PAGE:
Tangy, tingling, sour -- sometimes that indescribable "fifth taste" known as umami -- foods that have been fermented have unique health benefits, especially for people with diabetes. Fermentation is one of the oldest methods of preserving food. It's what transforms milk into yogurt; cabbage into sauerkraut and the Korean dish kimchi; soybeans into miso; and alcohol into vinegar. But the best part is that research shows that these foods are good for your blood sugar. The acids in fermented foods -- lactic and acetic acid -- block carbohydrates from entering the blood and turning into blood sugar, reducing spikes. And these benefits can carry over to the next meal. But that's not all.
Reviewed by Susan Weiner, RD, MS, CDE, CDN. 5/12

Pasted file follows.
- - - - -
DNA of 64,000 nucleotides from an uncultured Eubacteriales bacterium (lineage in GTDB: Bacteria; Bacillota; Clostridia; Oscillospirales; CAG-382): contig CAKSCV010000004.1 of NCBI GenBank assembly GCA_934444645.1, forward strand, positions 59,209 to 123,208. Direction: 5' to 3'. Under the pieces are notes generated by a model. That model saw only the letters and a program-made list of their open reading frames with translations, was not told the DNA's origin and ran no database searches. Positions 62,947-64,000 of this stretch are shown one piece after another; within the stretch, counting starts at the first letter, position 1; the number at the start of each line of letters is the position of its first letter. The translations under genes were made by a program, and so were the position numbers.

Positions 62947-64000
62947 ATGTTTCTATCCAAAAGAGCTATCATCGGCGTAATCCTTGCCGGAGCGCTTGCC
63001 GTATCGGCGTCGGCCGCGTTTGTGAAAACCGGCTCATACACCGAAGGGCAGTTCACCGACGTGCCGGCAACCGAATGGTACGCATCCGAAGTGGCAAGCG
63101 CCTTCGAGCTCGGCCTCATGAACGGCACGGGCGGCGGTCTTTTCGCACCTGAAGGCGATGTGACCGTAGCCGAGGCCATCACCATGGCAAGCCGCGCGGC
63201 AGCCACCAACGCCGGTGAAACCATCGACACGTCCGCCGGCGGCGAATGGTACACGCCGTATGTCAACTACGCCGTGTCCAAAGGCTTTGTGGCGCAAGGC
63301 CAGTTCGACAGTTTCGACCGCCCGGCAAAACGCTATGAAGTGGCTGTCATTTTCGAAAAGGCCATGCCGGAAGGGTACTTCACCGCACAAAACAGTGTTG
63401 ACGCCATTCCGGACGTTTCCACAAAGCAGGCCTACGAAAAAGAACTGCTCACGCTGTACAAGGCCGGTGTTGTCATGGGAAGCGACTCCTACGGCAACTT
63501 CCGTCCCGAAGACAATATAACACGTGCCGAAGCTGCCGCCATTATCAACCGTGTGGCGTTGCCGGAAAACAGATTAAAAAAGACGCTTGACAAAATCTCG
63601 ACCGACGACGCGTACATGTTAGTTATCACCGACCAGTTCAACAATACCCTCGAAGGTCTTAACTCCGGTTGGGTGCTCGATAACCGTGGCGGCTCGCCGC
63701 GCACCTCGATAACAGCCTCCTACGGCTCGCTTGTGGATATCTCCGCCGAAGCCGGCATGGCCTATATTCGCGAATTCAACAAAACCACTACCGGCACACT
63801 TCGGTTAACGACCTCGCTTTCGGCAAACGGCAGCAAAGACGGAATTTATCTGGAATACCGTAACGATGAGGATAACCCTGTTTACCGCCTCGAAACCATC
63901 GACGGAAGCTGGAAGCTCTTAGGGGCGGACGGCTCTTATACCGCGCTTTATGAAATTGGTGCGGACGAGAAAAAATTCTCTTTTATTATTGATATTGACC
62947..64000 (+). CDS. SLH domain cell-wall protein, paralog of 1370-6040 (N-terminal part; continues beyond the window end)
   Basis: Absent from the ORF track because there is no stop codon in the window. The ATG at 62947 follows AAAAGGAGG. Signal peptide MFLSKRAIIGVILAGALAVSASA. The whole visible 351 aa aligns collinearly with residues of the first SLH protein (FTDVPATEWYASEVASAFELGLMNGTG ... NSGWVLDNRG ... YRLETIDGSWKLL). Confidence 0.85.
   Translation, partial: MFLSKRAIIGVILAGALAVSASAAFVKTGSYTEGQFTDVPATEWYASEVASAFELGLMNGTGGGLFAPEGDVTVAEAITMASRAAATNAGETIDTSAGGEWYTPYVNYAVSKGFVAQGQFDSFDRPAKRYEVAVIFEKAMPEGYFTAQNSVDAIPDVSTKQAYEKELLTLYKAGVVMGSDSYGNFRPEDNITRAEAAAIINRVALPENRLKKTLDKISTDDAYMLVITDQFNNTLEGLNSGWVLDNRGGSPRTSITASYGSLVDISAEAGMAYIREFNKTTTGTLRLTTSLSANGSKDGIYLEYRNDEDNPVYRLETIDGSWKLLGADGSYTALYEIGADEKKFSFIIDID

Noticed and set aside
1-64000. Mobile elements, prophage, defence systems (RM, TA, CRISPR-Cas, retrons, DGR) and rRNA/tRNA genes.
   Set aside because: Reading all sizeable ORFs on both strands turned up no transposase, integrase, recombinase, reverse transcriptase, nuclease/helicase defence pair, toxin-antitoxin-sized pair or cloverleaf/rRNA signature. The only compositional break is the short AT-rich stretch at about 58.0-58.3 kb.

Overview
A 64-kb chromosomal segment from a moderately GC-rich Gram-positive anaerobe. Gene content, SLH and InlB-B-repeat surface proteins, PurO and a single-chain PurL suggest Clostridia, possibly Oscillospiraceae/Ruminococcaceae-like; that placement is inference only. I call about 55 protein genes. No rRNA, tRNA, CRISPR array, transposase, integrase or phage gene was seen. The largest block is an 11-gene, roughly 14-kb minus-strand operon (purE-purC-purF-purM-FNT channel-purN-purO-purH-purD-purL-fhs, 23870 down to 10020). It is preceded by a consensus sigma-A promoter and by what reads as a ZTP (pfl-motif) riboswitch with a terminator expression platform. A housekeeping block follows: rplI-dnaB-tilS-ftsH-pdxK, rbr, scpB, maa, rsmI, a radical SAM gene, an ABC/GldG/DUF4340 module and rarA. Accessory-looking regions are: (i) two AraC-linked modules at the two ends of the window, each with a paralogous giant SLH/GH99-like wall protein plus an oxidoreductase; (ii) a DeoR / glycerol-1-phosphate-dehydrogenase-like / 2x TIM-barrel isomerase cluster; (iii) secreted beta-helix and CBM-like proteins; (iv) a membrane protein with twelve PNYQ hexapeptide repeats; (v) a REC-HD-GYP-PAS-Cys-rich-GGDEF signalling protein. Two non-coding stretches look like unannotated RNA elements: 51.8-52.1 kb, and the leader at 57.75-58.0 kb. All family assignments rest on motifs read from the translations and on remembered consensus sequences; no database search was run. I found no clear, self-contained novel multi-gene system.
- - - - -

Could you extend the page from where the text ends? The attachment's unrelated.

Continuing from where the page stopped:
Corn, Tomato, and Shrimp Sauté Whole Wheat Lavosh Spinach and Mixed Greens Salad Three Cheese and Bacon Spread Oatmeal Custard Strawberry and Mango Salad Lima Bean Soup with Smoked Turkey Vegan Chili Cucumber Relish Seafood Spread
In high school biology, we learned that another term for carbohydrates is "polysaccharides". These break down into "discaccharides", and further into "monosaccharides". These small-molecule carbohydrates are more commonly known as "sugars". Similarly, we learned that fats are (after a long process) broken down into monosaccharides, and parts of proteins are broken down into these as well. We learned about three common disaccharides —...